War Veterans Canadian humorist Stephen Leacock wrote of war veterans in 1938: "When the war ends they are welcomed home under arches of flowers with all the girls leaping for their necks, and within six months they are expected to vanish into thin air, keep out of the public house and give no trouble." The comment, made with another war imminent, summed up Canada's rather shabby treatment of veterans of the Great War of 1914-18. Canadians made amends after World War II with generous rehabilitation programs, generally recognized as the best in the world, though with oversights such as long-delayed grants for Prisoners of War.
Canada has had war veterans since 1759 when 6 militia battalions took part in the unsuccessful defence of Québec. The brunt of the fighting in the War of 1812 was done by British regulars, but Canadian militiamen were employed, as they were later in the 1837 uprisings in Lower and Upper Canada (see Rebellions of 1837) and in the Fenian raids on Canada in 1864, 1866 and 1870. The militia of the Northwest Field Force fought against Louis Riel in the 1885 North-West Rebellion - a widow of a force member was still receiving a pension in 1987 - and Canada contributed voyageurs to the Nile Expedition in 1885 and contingents to the South African War of 1899-1902. Canada was heavily engaged in the 2 world wars and sent land, sea and air contingents to the Korean War 1950-53 for United Nations action.
A favourite method of rewarding veterans in Canada has been the land grant, or scrip. Veterans of the Fenian raids were given 160-acre grants on the Canadian prairies. In 1931, 160 surviving members of the North-West Mounted Police who had served in the 1885 Northwest Field Force were awarded $300 each in lieu of scrip to which they had been entitled but had never received.
Canada expends nearly $1.5 billion a year in war pensions, mainly for survivors' disabilities. The number of veterans in Canada was about 708 000 in 1987, of whom 32 300 are women and about 11 000 merchant seamen. The veteran population is expected to decline to 206 000 by the turn of the century and to fewer than 200 by 2031, barring future wars. At 1 June 1987, the average age of surviving WWI veterans was 90 and of WWII veterans 67. Recipients of allowances for "burned-out" veterans included 2 from the S African War, 1989 from WWI, 45 522 from WWII and 2354 from the Korean War. Total number of recipients of these allowances was 83 872, including widows and orphans. Another 142 167, including dependants, were receiving pensions for war disabilities. Of these, more than 95 000 were veterans, or nearly 1 in 7 for all surviving veterans.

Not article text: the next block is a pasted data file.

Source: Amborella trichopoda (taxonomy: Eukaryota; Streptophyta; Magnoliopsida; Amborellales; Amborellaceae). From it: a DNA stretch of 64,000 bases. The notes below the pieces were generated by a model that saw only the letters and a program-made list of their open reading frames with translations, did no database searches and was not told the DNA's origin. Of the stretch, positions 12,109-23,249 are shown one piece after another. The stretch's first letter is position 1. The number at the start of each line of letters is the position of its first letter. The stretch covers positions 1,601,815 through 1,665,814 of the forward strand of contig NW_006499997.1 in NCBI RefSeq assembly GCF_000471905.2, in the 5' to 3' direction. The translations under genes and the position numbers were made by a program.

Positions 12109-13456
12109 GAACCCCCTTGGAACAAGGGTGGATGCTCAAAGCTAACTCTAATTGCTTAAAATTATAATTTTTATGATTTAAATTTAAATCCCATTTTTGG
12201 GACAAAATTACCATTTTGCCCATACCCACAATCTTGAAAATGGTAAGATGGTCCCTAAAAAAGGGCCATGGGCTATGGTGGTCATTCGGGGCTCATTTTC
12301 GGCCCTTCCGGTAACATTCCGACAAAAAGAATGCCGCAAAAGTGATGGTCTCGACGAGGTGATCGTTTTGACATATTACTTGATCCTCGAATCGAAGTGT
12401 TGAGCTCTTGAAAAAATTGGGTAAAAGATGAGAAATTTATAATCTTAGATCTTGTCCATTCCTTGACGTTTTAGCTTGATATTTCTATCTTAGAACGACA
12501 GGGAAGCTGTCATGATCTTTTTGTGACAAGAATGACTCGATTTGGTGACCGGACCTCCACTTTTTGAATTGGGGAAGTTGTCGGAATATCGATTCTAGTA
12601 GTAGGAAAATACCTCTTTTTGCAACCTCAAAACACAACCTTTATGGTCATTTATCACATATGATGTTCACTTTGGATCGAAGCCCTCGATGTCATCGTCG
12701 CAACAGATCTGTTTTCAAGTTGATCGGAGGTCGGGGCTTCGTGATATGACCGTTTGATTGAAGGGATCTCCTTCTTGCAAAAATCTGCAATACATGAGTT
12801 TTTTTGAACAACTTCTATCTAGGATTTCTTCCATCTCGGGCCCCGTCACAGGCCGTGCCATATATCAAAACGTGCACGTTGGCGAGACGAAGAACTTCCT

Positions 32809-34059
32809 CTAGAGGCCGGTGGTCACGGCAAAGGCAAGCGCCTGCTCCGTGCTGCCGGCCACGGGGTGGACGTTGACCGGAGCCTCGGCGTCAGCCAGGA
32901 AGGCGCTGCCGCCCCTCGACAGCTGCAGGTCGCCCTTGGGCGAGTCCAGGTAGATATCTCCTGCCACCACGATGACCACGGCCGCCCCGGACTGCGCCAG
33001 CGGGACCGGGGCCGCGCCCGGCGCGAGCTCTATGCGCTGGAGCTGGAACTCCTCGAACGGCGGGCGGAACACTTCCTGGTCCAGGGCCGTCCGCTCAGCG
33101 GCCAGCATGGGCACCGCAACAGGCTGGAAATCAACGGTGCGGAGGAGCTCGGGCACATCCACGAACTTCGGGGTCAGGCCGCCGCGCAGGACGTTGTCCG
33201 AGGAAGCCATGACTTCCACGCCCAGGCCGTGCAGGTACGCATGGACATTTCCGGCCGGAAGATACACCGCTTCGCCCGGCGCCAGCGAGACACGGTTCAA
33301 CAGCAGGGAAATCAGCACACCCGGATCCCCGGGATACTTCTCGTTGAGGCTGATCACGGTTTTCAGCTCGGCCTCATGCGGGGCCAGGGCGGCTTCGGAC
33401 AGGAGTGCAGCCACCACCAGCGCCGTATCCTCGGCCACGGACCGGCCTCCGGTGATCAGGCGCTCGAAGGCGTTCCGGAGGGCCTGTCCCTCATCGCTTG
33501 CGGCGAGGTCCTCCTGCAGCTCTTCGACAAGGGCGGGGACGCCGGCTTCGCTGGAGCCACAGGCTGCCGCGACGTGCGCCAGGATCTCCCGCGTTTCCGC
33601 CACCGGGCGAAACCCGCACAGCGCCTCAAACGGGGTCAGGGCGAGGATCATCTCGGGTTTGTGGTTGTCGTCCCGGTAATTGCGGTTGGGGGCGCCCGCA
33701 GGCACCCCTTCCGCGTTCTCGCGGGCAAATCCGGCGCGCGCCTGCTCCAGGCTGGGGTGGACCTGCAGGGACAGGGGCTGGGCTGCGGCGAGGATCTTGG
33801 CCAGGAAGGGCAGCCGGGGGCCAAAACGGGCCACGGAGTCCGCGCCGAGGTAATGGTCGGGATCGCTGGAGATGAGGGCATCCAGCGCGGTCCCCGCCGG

The first and second world wars came so close together that veterans of the first recognized what had gone wrong with rehabilitation plans for them (financing for soldier settlement on farms was niggardly) and corrected them for veterans of the second. Nearly all legislative proposals, including the 1943 suggestion for creation of a veterans affairs department, came from veterans themselves. It helped that scores of MPs, including those in the Cabinet, were veterans. As a result, 50 000 WWII veterans attended university, while 96,000 other veterans received benefits for farming, fishing, small holdings and businesses, and housing.
Chief veterans' advocate is the Royal Canadian Legion, founded in 1926 through amalgamation of 10 veterans' groups, 50 independent regimental societies and 790 other units, 20 000 members in all. Today the legion numbers more than 600 000 in 1800 branches, having replenished its ranks by taking in spouses, sons and daughters, and associate members. In its early days, the legion was the spur for veterans' legislation and a leading voice for national public broadcasting, Canadian film, Canadian history textbooks and public housing. It has always looked after its own, especially in hard times, but now assists a much wider community as the biggest service organization in Canada.